Ronan’s Monthly Blog – BREXIT


Reading the words X-FACTOR in the same line as Brexit may seem ridiculous, but you may recognise some similar traits in each. Both could be said to have powerful egotistical characters and players, many individuals continually strive to better their positions, there’s great diversity in terms of opinions and direction, it goes on for ever!!!
In reality, whatever the outcome at the end of March, it will affect our economy in one way or another. Exports of FMCG will have to manage new work practices in terms of new customs issues that may arises as a result of a hard Brexit and indeed the issue of currency fluctuations. Transport companies, farming and agriculturally linked business, pharma, could all be working in a brand-new work environment whichever way the final Brexit decision goes.We have also highlighted the fact that perhaps since 2016 the market has had a lot of disruptive factors in place, both geo- economic and in terms of fundamental economics. This disruption could be said to have come to a head since Christmas and has highlighted:

1. The worst December market performance since the Great Depression
2. Worries continue about the Fed and interest rates
3. Quant easing stops
4. White house disruption and closure
5. Matters – last adult in the house resigns.
6. Trade Wars, China etc

As we reach the end of the first month of the year, the Brexit issue is now being perceived by some commentators as ‘a local issue’ and contagion in world markets is unlikely?? The FT in London is about 15% of the total equity volumes in world markets, with less than 5% of this firms listed trading in sterling. Indeed, in his recent newspaper article Economist Jim Power highlighted the fact that Brexit is both a threat and an opportunity to our economy. He notes that since we are a small and open economy, some of the issues are out of our control, but long-term strategies need to be put in place. Cost competitiveness, investment in infrastructure and a quality educated labour force are key to weathering any Brexit storm. Meanwhile, our neighbours in the UK are still divided as to the manner of their EU exit (or not). Industry leaders are voicing their opinion in a more vigorous manner as the deadline gets closers.

Last week some of the UK’s largest employers – including Airbus, Europe’s largest aerospace manufacturer, which employs 14,000 people in the UK and supports another 110,000 through supply chains – warned of potentially disastrous effects of no deal on its UK activities. Tom Enders, the boss of Airbus, said: “Please don’t listen to the Brexiters’ madness, which asserts that because we have huge plants here, we will not move, and we will always be here. They are wrong.” Earnings and Geo political issues can be seen with Equities traded lower recently as the market digested some disappointing earnings from Caterpillar and Nvidia and Apple in particular. Nvidia cut their outlook citing ‘deteriorating macroeconomic conditions, particularly in China as did Apple’. In Europe ECB President Mario said that incoming information has continued to be weaker than expected over the past few months. Today the UK Parliament is due to vote re amendments to May’s Brexit deal, with reports that Theresa May is supporting the Brady amendment which calls for an alternative to an Irish backstop. What- ever the outcome there will be some volitivity and elements of contagion. Investors should be aware that their investments will fluctuate in value, with a long-term investment view required to be dominant over short-termism. Recent economic research on a hard Brexit highlights that this could mean a drop in economic performance of up to 4%. If your investment term is 8 to 10 years, staying in the market can in most instances be best practice. However, if you see your target on an investment maturity being in the next 2 years, a more passive attitude to full equity investment may be the course to take. In order words, reduce your exposure to equity content in your Pension/ lump sum investment. In the long-term markets recover and participation in same with a long-term investment view has traditionally yielded higher returns for the investor.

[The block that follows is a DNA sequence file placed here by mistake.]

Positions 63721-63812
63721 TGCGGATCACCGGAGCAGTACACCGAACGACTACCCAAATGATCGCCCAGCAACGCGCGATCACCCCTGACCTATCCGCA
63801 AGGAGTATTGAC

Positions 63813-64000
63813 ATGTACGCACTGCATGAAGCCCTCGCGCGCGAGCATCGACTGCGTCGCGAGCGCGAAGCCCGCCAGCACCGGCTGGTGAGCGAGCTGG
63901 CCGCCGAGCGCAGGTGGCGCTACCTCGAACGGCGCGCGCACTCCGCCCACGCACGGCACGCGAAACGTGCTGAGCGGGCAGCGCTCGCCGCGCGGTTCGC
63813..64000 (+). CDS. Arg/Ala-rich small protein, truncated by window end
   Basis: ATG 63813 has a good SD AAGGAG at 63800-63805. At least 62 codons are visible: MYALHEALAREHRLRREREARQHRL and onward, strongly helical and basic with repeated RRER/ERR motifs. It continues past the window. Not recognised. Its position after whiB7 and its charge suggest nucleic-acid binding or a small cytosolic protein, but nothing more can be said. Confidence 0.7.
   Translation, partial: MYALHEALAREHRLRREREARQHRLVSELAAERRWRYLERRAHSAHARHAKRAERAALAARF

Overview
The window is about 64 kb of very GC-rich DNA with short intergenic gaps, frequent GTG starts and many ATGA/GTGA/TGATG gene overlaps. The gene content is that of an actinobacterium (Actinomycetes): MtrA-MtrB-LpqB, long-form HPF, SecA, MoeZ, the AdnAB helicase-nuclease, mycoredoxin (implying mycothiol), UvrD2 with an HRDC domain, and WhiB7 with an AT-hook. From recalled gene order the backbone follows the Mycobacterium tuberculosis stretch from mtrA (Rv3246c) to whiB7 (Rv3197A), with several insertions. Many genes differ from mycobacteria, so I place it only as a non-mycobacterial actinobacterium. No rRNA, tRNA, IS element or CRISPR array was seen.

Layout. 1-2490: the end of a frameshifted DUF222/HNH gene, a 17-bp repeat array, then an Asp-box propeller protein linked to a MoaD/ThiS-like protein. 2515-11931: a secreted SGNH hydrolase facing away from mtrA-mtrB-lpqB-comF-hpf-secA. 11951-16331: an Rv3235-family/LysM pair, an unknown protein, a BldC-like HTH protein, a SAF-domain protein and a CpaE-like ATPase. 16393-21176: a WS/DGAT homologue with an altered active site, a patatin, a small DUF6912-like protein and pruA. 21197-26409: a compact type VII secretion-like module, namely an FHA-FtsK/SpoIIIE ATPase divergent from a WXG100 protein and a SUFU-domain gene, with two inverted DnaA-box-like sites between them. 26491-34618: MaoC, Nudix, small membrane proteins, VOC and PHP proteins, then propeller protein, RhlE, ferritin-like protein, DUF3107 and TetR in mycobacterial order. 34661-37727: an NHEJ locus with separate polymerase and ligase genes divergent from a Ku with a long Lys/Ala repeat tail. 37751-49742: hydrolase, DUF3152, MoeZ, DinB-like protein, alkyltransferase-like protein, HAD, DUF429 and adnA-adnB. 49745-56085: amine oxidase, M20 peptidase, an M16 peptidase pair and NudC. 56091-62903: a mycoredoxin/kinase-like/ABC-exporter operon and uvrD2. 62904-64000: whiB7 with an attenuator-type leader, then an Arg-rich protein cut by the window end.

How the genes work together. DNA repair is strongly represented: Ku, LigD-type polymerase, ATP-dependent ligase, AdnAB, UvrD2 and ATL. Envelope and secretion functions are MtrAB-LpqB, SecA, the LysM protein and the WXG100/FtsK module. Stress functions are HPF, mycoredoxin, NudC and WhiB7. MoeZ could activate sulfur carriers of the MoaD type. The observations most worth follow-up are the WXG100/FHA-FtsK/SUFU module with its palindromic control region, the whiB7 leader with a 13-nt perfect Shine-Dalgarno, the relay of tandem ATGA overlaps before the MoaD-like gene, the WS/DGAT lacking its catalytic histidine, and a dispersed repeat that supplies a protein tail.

Cheers Ronan

Next time- Serious illness and the likely increase in premium costs coming soon